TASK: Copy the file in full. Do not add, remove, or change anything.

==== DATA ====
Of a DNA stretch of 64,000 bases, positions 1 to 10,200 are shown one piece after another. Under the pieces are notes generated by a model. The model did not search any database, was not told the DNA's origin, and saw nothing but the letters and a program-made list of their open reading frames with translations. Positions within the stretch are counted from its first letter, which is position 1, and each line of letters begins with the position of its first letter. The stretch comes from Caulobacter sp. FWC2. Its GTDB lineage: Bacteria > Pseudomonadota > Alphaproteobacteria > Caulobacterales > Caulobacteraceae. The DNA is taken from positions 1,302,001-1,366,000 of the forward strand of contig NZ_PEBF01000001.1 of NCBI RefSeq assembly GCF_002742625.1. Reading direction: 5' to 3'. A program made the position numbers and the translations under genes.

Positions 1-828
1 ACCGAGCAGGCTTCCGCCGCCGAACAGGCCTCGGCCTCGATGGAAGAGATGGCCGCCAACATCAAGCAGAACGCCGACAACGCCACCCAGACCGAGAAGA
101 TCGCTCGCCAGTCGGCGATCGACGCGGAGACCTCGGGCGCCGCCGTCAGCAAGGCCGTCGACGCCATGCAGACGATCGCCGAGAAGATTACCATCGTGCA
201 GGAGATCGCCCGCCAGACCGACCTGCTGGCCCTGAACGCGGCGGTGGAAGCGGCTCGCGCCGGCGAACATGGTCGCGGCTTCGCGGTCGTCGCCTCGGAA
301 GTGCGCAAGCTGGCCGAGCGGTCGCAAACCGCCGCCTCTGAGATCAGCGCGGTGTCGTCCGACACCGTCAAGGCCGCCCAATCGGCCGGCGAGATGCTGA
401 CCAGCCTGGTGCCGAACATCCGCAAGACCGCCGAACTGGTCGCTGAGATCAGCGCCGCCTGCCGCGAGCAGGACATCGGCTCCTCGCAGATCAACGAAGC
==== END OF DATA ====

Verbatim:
Of a DNA stretch of 64,000 bases, positions 1 to 10,200 are shown one piece after another. Under the pieces are notes generated by a model. The model did not search any database, was not told the DNA's origin, and saw nothing but the letters and a program-made list of their open reading frames with translations. Positions within the stretch are counted from its first letter, which is position 1, and each line of letters begins with the position of its first letter. The stretch comes from Caulobacter sp. FWC2. Its GTDB lineage: Bacteria > Pseudomonadota > Alphaproteobacteria > Caulobacterales > Caulobacteraceae. The DNA is taken from positions 1,302,001-1,366,000 of the forward strand of contig NZ_PEBF01000001.1 of NCBI RefSeq assembly GCF_002742625.1. Reading direction: 5' to 3'. A program made the position numbers and the translations under genes.

Positions 1-828
1 ACCGAGCAGGCTTCCGCCGCCGAACAGGCCTCGGCCTCGATGGAAGAGATGGCCGCCAACATCAAGCAGAACGCCGACAACGCCACCCAGACCGAGAAGA
101 TCGCTCGCCAGTCGGCGATCGACGCGGAGACCTCGGGCGCCGCCGTCAGCAAGGCCGTCGACGCCATGCAGACGATCGCCGAGAAGATTACCATCGTGCA
201 GGAGATCGCCCGCCAGACCGACCTGCTGGCCCTGAACGCGGCGGTGGAAGCGGCTCGCGCCGGCGAACATGGTCGCGGCTTCGCGGTCGTCGCCTCGGAA
301 GTGCGCAAGCTGGCCGAGCGGTCGCAAACCGCCGCCTCTGAGATCAGCGCGGTGTCGTCCGACACCGTCAAGGCCGCCCAATCGGCCGGCGAGATGCTGA
401 CCAGCCTGGTGCCGAACATCCGCAAGACCGCCGAACTGGTCGCTGAGATCAGCGCCGCCTGCCGCGAGCAGGACATCGGCTCCTCGCAGATCAACGAAGC